The Beck Anxiety Inventory (BAI)

The Beck Anxiety Inventory (BAI) was developed by Beck et al.20 to determine the frequency of anxiety symptoms in the patient. The validity and reliability study for the Turkish version was conducted by Ulusoy et al.21 with a Cronbach’s alpha coefficient of 0.93. BAI consists of 21 statements, which refer to a condition concerning anxiety. A score between 0 and 7 refers to “minimal anxiety”, 8–15 indicates “mild anxiety”, 16–25 indicates “moderate anxiety”, and 26–63 shows “severe anxiety”.

Statistical analysis

The study sample size was calculated using G*Power (Dusseldorf University, Germany). The minimum sample size was calculated as 52 when α-error is 0.05, and power (1-β error) is 80% (goodness-of-fit tests for contingency tables) as the previously reported treatment adherence in asthma was 30–70%.22 Statistical analyses were performed using IBM SPSS 21.0 (Statistical Package for Social Sciences, SPSS, Inc., Chicago, IL). The results were expressed as the number of cases (percentage) for categorical data or mean ± standard deviation for continuous data. Non-normally distributed data were presented using medians, minimum–maximum, and interquartile range (IQR). The groups were compared using χ2-test for categorical data or either the one-way analysis of variance (ANOVA) or Student’s t-test for continuous data as relevant. These non-normally distributed data were compared by Kruskal–Wallis tests. Tukey’s post hoc analysis was used for pairwise comparisons. Correlation analyses were performed using Pearson correlation analysis; p-values <0.05 were considered statistically significant.


A total of 156 children (female (F)/male (M): 71/85) with mild to moderate persistent asthma with a mean age of 7.4 ± 1.4 years were in the asthma group. Sixty healthy children (F/M: 25/35) with a mean age of 7.5 ± 1.3 years were included in the study as the control group. The adherence to the treatment was 52.6% among children with persistent asthma. The number of working mothers in the control group was significantly higher than the asthma group (p < 0.001). Besides, the income level was significantly lower in asthma patients compared to the controls (p < 0.001). The demographic characteristics of all participants are summarized in Table 1.

Table 1 Demographical characteristics of adherent and non-adherent patients with asthma and the healthy controls.

Non-adherent (n = 74) Adherent (n = 82) Controls (n = 60) p
Age (year) (mean ± SD) 7.4 ± 1.4 7.4 ± 1.7 7.5 ± 1.3 0.799
Mother’s age (year) (mean ± SD) 37.5 ± 4.6 36.2 ± 4.6 36.9 ± 5.1 0.243
Gender (F) n (%) 38 (51.4) 33 (40.2) 25 (41.7) 0.332
Obesity (BMI > 85p) n (%) 18 (24.3) 12 (14.6) 10 (16.7) 0.271
Working mother, n (%) 41 (55.4) 46 (56.1) 51 (85.0) < 0.001*
Education level of the mother, n (%)
Primary school (8 years) 11 (14.9) 12 (14.6) 2 (3.0) 0.185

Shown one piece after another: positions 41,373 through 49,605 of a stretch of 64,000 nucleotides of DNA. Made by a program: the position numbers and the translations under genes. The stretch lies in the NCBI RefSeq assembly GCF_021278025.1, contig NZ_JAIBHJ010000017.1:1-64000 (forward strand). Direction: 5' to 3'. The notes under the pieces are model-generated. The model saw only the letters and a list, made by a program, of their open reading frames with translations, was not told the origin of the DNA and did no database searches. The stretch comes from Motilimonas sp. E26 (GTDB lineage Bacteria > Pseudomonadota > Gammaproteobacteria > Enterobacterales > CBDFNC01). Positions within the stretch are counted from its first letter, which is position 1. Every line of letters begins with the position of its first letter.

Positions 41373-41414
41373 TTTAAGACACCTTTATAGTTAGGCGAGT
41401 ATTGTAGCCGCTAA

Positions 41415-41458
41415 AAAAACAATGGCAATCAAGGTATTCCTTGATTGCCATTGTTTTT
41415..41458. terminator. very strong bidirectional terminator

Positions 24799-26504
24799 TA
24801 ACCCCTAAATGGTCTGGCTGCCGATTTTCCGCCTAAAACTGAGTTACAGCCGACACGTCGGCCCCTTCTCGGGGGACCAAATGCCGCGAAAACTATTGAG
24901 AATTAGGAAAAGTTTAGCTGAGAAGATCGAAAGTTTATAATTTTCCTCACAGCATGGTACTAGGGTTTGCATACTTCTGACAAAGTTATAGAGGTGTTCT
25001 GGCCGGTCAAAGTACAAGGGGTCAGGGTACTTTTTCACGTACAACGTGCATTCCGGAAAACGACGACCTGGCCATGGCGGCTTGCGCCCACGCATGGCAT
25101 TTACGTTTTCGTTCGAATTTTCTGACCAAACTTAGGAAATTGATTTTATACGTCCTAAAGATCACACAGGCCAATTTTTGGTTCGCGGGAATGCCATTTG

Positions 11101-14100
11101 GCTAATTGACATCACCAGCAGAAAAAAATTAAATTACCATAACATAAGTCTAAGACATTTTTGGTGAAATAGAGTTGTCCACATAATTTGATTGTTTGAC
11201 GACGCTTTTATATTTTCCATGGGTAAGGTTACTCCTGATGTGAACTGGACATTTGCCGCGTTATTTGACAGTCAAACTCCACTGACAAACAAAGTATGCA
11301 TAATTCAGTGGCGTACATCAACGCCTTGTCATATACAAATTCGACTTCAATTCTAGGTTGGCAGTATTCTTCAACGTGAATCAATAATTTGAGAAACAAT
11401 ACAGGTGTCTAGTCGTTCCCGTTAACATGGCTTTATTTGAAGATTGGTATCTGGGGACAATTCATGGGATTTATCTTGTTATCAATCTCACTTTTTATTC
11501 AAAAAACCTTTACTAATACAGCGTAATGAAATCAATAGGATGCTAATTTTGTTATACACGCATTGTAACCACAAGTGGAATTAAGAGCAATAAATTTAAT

High school 16 (21.6) 22 (26.8.) 18 (30.0)
University 47 (63.5) 48 (58.5) 40 (66.7)
Education level of the father, n (%)
Primary school (8 years) 12 (16.2) 8 (9.8) 2 (3.3) 0.076
High school 24 (32.4) 26 (31.7) 15 (25.0)
University 38 (51.4) 48 (58.5) 43 (71.7)
Family income, n (%)
High 11 (14.9) 21 (25.6) 32 (53.3) < 0.001*
Moderate–low 63 (85.1) 61 (74.4) 28 (46.7)

*: p < 0.001

Table 2 summarizes the comparison of adherent and non-adherent patients for the disease and treatment characteristics, skin prick test, and spirometric evaluation, C-ACT scores, and the mothers’ perceived level of knowledge about disease and treatment. In non-adherent patients, C-ACT scores and the mothers’ perceived level of knowledge about disease were significantly lower than those in adherent patients (Table 2). Correlation analyses showed that efficient control of asthma (C-ACT) was positively correlated with patient age (r = 0.164, p = 0.041).

Table 2 Comparison of adherent and non-adherent patients with asthma.

Non-adherent (n = 74) Adherent (n = 82) p
Asthma severity, n (%)
Mild persistent 14 (18.9) 23 (28.0) 0.193
Moderate persistent 60 (81.1) 59 (72.0)
Disease duration (months) (mean ± SD)† 29.7 ± 15.6 29.0 ± 14.9 0.790
Treatment duration (months) (mean ± SD) 13.0 ± 12.2 12.2 ± 9.6 0.650
ICS technique, n (%)
Metered dose inhaler (MDI) 35 (47.3) 35 (42.7) 0.630
Dry powder inhaler (DPI) 39 (52.7) 47 (57.3)
No. of medications other than ICS (mean ± SD) 1.4 ± 1.0 1.7 ± 1.0 0.107
Other atopic disease, n (%)
Any additional atopic disease 33 (44.6) 27 (32.9)
Allergic rhinitis 39 (52.7) 49 (59.8) 0.189
Food allergy or atopic dermatitis 2 (2.7) 6 (7.3)
ICS use in family, n (%) 34 (45.9) 30 (36.6) 0.257
Atopy in family, n (%) 54 (73.0) 54 (65.9) 0.387
Skin Prick Test (SPT), n (%)
House dust mite 39 (52.7) 47 (57.3) 0.630
Mold 35 (47.3) 29 (35.4) 0.145
Animal dander 15 (20.3) 17 (20.7) 1.000
Grass 45 (60.8) 48 (58.5) 0.870